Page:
The coalition also worked to set up Oak Place, a crisis stabilization center. It is intended for people who are sick enough to be in crisis and need services, but not sick enough to require inpatient commitment at a psychiatric hospital. Sharp and McConville said this type of environment is more appropriate than inpatient care for about 80 percent of mental health patients.

Oak Place is a three- bedroom, ranch-style house with room for up to five residents – free of charge. The average stay is five to seven days.  “They will get an evaluation and one-on-one support and medication, but they can walk away at any point. It is not a lock down,” McConville said. Immediate needs are met by on-site staff and residents have access to area mental health professionals. McConville said the local aspect of Oak Place is vital for those needing services.  “You know what services are available in your own community and it is easier to link someone up with service locally.”

Oak Place, which recently celebrated its one-year anniversary, received an initial grant of $50,000 from the county, with a monthly stipend for staff, food and expenses.  Catholic Health Initiatives, a national health care system that includes Mercy-Centerville, offered a $210,000 grant through its Mission and Ministry Fund.

Sharp, who has provided services to residents at Oak Place, said they have responded well to the crisis stabilization center. “Statistics show that people appreciate treatment, are in the process of receiving what they need and have connections with outpatient services (upon their departure from Oak Place) and trust us to come back for support.”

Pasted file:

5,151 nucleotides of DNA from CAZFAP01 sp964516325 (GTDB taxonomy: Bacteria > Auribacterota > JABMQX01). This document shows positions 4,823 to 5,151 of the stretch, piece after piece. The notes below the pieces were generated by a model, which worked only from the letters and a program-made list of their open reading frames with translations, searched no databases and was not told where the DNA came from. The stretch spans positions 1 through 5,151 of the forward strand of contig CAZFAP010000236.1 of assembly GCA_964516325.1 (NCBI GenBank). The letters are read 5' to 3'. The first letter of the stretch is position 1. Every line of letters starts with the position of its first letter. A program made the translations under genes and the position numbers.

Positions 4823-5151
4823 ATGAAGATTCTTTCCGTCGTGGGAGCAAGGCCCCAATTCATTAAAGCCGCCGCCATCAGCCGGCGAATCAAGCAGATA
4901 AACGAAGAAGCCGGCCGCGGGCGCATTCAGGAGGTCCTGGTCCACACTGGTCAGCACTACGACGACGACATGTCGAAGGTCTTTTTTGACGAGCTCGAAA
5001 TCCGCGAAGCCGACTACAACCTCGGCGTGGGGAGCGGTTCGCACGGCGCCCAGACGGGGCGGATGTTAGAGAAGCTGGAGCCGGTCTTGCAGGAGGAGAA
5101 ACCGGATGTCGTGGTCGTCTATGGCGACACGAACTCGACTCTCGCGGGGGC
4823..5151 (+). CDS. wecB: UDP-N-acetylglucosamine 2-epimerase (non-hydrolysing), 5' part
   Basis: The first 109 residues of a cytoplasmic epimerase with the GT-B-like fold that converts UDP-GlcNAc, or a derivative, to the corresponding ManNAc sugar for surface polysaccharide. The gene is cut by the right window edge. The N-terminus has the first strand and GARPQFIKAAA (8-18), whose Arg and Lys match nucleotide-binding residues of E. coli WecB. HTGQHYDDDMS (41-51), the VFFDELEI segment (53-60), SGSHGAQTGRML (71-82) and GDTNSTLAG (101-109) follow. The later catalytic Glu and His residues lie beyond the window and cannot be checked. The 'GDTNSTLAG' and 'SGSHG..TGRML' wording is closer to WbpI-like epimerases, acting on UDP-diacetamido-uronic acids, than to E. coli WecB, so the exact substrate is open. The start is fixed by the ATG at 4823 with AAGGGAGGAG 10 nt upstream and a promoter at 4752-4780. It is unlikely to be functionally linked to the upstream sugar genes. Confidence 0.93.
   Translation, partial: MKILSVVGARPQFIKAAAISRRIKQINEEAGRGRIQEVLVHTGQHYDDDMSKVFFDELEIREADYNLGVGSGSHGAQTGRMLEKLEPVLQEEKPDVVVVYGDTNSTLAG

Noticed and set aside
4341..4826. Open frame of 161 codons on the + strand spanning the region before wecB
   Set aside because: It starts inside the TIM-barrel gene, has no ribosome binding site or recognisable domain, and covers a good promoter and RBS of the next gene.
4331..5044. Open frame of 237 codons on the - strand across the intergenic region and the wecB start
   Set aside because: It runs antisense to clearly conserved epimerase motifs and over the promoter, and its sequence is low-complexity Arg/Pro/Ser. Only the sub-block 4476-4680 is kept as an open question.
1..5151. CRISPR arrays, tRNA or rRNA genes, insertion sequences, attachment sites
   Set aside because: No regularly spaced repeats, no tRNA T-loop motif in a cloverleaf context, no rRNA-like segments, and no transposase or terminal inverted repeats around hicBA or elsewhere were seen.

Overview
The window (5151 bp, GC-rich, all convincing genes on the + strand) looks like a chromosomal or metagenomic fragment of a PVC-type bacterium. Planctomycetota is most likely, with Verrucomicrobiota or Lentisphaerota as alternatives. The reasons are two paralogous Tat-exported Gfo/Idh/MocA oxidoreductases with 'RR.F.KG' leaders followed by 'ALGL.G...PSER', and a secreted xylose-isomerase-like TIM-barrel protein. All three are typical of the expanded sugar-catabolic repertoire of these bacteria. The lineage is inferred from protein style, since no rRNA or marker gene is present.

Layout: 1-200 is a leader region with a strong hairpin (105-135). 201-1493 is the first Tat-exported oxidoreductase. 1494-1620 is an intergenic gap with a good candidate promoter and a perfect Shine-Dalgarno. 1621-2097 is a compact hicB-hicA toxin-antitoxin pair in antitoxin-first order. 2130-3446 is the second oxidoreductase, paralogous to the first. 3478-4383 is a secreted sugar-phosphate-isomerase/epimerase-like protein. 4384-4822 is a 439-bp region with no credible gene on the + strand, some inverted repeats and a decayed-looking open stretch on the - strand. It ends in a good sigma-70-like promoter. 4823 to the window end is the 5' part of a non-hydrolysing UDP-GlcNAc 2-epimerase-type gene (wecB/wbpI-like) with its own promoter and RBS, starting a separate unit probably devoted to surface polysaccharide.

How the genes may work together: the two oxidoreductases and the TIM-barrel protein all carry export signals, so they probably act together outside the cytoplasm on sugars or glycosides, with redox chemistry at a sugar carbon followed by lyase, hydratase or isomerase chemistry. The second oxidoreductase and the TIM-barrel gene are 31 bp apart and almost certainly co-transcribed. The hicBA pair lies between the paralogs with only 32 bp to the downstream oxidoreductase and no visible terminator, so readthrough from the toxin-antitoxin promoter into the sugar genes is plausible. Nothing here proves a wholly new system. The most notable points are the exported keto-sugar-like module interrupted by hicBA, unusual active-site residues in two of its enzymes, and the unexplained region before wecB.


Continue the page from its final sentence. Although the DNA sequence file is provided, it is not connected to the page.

Lisa, a woman from Ottumwa, entered Oak Place after a depression-related suicide attempt. Having previously spent time in hospital psychiatric wings, she said Oak Place was a better fit for her. “At a hospital… they just try to make sure you’re not trying to hurt yourself. You don’t have that person to go and talk to. They just want to get you in and out,” she said.

Calling Oak Place “probably one of the best programs out there,” she said the staff and residents feel like family and there is always someone to talk to, even if it is in the middle of the night and she’s frightened by a bad dream. “Your problem is pretty much handled by the time you leave but if you need anyone afterward, you can call or go back to see them. They talk with me once a week to make sure I stay on track.”

The women from St. Mary’s say they are pleased with the progress the initiatives have made in a relatively short period of time. They hope to continue efforts to increase access to mental health care and reduce the stigmas associated with mental illness. The community coalition meets monthly and has expanded to include an increasing number of mental health professionals in the community.

Sharp said the community has begun to look at mental health in a different way by embracing the challenges of mental illness as opposed to misunderstanding them. “At least 90 percent of people with mental illness can be very productive members of communities like ours.”

“There is so very much to do,” McConville said. “But for each person we help in any way, we are giving that person hope and telling him or her, ‘You are not alone.’”

Parish members start NAMI chapter
Dewey McConville and school nurse Patty Tresemer, both members of St. Mary Parish–Centerville, started a local National Alliance on Mental Illness (NAMI) chapter. Since it originated a little over a year ago, NAMI of South Central Iowa has established support groups and classes for persons and family members living with mental illness. They have also sponsored community awareness lectures “so there is more discussion and community understanding of mental illness,” McConville said.